As iconic watches go, the Santos is up there in the pantheon of greats. First launched in 1904 and designed for pilot Alberto Santos-Dumont, it has the dual legacy of being the first purpose-designed wristwatch and the first pilot’s watch.
Last year, Cartier decided to give the this classic an update. It gave it some curves thanks to the bracelet and case integration and introduced its new SmartLink and QuickSwitch concepts. The former refers to a section of links that can be added or removed at home and the latter to the method of switching the strap in its entirety – concepts which were nearly three years in the making. This year is all about extending the family. There’s the new high-efficiency quartz-powered homage to the original – the Santos-Dumont – but the real talking point is going to be the Santos de Cartier Chronograph.
Cartier is relatively new to the in-house chronograph game – its first was launched in 2013 in the Calibre de Cartier Chronograph. Although the watch was easy on the eye, what everyone was talking about was its power source – the 1904-CH MC. This is the Carole-Forestier designed column wheel chronograph fitted with vertical coupling and linear zero resetting – it uses a hammer mechanism to ensure that the chronograph is reset with the ideal amount force however hard or soft you press the button.
And it is this impressive piece of kit that you will find in the Santos de Cartier Chronograph. If you want any more reasons to buy this effortlessly cool timepiece, then we can tell you about the new folding buckle, the discreet chronograph push button at nine o’clock and the two bracelets– one black leather, the other in a menacingly sophisticated dark steel. The latter being our preference if only for the way it appears to flow in an almost molten fashion from the darkened bezel of the frankly superior all-steel version. But really, it’s all about the movement.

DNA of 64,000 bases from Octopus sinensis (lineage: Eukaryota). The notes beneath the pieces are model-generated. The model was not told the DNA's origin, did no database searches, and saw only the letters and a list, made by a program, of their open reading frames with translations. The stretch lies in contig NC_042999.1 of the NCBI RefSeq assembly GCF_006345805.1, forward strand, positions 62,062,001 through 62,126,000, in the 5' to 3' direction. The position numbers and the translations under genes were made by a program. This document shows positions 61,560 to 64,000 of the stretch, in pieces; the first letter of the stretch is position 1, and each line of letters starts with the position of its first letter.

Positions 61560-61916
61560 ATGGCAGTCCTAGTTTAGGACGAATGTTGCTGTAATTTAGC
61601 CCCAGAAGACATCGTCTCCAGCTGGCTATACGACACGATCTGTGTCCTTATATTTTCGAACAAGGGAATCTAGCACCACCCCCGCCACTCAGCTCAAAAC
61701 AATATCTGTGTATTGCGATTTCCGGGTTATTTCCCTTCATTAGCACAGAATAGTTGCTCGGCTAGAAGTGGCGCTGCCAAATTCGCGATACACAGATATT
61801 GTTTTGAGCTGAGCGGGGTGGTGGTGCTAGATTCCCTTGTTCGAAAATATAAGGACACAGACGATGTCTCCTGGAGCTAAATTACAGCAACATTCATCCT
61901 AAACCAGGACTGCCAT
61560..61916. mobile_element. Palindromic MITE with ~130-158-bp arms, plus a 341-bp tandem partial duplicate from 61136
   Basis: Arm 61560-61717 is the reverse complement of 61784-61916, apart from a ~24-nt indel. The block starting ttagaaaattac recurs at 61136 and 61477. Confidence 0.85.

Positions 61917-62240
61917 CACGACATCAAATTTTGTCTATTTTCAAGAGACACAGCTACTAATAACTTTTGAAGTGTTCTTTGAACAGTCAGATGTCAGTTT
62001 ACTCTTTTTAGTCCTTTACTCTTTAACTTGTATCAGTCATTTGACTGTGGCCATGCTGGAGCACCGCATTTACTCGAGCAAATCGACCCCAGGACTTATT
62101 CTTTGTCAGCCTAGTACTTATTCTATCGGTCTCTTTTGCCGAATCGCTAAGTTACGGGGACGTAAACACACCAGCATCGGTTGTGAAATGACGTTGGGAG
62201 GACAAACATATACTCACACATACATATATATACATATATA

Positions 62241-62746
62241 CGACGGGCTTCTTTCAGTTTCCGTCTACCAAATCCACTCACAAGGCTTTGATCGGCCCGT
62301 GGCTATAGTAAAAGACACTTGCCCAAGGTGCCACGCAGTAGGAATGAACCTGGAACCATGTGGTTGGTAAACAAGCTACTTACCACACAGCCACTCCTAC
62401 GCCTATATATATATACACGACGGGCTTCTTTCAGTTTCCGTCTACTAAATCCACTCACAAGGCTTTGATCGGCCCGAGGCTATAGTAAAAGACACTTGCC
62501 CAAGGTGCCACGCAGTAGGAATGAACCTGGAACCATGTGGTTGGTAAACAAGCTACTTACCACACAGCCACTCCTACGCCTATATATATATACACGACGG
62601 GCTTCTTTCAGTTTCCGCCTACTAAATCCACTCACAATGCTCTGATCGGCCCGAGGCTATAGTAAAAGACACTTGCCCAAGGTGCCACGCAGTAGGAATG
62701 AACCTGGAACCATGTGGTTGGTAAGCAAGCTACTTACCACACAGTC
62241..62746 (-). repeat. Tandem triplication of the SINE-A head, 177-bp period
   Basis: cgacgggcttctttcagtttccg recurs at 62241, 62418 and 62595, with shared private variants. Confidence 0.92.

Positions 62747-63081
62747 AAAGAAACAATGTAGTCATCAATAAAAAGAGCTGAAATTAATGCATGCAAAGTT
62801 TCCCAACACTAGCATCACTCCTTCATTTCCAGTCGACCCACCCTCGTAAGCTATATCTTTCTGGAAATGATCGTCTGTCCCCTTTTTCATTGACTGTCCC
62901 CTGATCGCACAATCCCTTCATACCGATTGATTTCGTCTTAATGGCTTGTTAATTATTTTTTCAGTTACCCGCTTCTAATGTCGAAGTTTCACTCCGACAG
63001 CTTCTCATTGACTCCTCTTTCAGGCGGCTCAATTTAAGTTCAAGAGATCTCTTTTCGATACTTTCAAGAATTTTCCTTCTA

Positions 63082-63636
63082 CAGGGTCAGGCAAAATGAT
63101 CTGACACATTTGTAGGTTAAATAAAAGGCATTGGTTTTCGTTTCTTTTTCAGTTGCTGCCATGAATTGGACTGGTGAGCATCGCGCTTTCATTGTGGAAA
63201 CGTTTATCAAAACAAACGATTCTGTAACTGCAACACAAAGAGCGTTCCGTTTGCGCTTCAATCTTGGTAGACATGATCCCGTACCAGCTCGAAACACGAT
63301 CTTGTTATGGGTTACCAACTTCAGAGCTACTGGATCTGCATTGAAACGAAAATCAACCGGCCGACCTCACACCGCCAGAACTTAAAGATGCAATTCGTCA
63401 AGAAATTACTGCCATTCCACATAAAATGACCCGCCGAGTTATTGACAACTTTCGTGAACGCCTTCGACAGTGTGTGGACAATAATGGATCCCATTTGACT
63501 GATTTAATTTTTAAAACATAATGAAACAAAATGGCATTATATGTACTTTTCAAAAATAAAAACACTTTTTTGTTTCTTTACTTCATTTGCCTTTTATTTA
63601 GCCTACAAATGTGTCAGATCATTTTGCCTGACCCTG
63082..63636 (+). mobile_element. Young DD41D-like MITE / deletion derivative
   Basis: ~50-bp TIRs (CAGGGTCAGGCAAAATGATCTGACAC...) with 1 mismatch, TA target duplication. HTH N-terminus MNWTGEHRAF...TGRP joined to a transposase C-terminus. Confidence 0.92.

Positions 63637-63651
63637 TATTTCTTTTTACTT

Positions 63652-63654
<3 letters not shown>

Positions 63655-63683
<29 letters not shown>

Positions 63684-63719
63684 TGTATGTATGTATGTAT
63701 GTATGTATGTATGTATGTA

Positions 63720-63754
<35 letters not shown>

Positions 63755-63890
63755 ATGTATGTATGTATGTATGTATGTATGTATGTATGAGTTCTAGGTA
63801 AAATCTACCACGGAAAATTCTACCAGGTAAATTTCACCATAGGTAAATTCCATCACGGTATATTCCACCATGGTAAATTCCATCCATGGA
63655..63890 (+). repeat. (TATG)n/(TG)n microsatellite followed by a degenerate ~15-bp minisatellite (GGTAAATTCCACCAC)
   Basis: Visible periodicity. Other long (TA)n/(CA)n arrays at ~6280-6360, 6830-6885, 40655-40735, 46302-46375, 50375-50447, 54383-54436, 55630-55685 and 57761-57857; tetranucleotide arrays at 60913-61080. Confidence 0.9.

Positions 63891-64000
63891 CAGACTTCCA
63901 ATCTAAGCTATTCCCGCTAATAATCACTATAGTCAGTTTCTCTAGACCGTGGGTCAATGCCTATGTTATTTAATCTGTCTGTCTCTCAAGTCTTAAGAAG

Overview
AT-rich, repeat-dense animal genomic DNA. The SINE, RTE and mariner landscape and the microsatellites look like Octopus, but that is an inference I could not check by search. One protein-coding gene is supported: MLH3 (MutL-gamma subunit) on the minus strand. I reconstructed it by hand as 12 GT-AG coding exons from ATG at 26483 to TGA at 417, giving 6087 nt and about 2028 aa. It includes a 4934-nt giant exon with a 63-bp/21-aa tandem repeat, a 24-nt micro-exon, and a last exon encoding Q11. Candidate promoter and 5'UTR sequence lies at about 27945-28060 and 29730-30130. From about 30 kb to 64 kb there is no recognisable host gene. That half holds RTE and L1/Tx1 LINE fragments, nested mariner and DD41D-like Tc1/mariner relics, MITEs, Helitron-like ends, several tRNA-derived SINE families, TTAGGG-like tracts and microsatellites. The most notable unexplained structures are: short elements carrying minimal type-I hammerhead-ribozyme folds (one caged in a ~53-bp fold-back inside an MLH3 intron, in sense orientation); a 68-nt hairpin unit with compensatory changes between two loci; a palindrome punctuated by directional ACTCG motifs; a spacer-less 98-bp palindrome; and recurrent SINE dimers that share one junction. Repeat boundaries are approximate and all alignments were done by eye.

Another talking point but for far more whimsical reasons is the Santos Squelette Noctambule; a skeleton Santos with the steel bridges coated in Superluminova; an effect that turns the bridge work into a luminescent spider’s web when night falls. Cartier has dabbled with this particular trick before with a Tank back in 2006, however that never made it past prototype stage and became a unique piece for the Cartier collection.
Obviously, Cartier has used the intervening 13 years to improve this particular technique because this Noctambule will be available to the public from June this year. Cartier’s reasoning for adding this to the Santos collection was because on June 24 1903, Alberto Santos-Dumont flew at night, guided by a spotlight fixed on the ground.
So, with this watch, Cartier has created a new skeleton Santos that could have been worn during that night flights. We’ll leave it to the pilots out there to pass judgement on that.